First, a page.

The ultimate retail mark-ups on import prices may be hundreds of per cent. Evidence presented to the current Australian Productivity Commission’s retail industry inquiry proves that.
The rise of China and India has cremated tariffs for once and for all and blown away the ashes. In the eighties, every country began moving to non-tariff forms of industry assistance.
Government assistance is not protection. The purpose of government is to provide assistance to people. It may be in the form of roads, railways, schools, universities, hospitals, health, aged care, street lighting, defence, tackling climate change, public servants. Governments of Australia, from the Commonwealth down to the local council level, spend a couple of hundred billion dollars a year assisting a range of industries through the massive provision of both economic and social infrastructure.
Why should manufacturing be singled out as unworthy of assistance?
What is our overriding national, economic purpose? It is to employ our population and to avoid having to sell off our land, businesses and assets, because we can’t earn enough income from our exports to the rest of the world.
The rest of the world has used a number of non-tariff assistance policies for manufacturing and other industry sectors for decades, including massive assistance to the services sector.
Europe and the US established non-tariff forms of assistance to agriculture long before World War II. This assistance has undermined the Kennedy and the Doha Rounds for global trade liberalisation for over 50 years. Europe and the US will not reduce their assistance to agriculture and allow developing countries unfettered access to their markets.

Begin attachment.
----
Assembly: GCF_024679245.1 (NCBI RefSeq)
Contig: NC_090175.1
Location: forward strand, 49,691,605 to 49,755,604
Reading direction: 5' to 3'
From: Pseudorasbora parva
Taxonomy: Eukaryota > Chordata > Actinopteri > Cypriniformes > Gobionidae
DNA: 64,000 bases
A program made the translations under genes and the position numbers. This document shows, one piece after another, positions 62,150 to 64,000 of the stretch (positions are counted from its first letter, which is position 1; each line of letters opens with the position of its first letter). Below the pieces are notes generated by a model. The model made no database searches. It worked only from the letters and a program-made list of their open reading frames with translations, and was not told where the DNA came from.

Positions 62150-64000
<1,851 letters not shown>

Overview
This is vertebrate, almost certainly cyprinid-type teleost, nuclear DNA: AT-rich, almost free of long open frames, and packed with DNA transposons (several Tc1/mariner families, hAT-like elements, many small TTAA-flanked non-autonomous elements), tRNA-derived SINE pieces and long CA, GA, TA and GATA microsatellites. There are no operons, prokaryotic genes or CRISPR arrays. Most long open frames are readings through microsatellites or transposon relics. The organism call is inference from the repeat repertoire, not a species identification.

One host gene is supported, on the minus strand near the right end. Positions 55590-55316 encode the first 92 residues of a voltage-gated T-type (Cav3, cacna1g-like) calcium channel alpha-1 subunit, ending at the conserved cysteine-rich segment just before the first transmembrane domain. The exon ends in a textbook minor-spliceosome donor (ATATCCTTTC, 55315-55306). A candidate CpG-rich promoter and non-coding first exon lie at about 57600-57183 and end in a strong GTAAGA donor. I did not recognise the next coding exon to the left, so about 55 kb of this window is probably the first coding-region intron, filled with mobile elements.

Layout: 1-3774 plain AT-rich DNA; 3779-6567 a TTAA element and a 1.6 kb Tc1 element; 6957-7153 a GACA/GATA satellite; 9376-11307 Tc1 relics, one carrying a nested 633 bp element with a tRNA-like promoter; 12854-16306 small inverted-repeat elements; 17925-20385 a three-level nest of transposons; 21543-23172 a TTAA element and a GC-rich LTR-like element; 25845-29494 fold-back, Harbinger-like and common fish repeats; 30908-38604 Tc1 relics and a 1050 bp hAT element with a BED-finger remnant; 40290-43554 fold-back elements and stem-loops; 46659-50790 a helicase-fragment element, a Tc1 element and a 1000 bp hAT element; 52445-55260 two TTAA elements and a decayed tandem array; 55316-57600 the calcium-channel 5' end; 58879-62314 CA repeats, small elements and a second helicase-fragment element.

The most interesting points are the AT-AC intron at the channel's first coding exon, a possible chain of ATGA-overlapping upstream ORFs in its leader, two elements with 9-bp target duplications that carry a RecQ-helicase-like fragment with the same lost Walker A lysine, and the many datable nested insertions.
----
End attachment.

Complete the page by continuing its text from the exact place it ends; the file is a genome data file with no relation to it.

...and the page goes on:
The World Trade Organisation (WTO) provides very substantial forms of global protection for the ownership of intellectual property. Service providers such as doctors, dentists, lawyers and academics have effective state and institutional measures to protect their home-grown products.
Sometimes a government must partner its citizens to create infrastructure that has a benefit far beyond specific profit-generation for entrepreneurs.
Iron ore and coal are not even at the level of simply transformed manufactures (STMs), such as clay bricks, paper, pig iron and plaster.
The cost of transporting our iron ore and coal from the mine to the port by road and rail, and then by foreign-owned vessels overseas to China, is almost as much as the cost of digging up the minerals and coal. Our logistics industry contributes more to Australia’s GDP than the manufacturing sector. Logistics contributes 12 per cent, or over 3 per cent more than manufacturing.
STM (simply transformed manufactures) and ETM (elaborately transformed manufactures) country comparisons clearly show that our governments have not partnered private enterprise to develop Australian manufacturing. Governments have had a negative attitude towards manufacturing, and the outcome is plain to see.
Australian agriculture shares the manufacturing dilemma. We don’t add value. We export unprocessed agricultural and meat products and let other countries add value to them. Furthermore, we have allowed our successful food-processing companies to be acquired by overseas food-processing companies.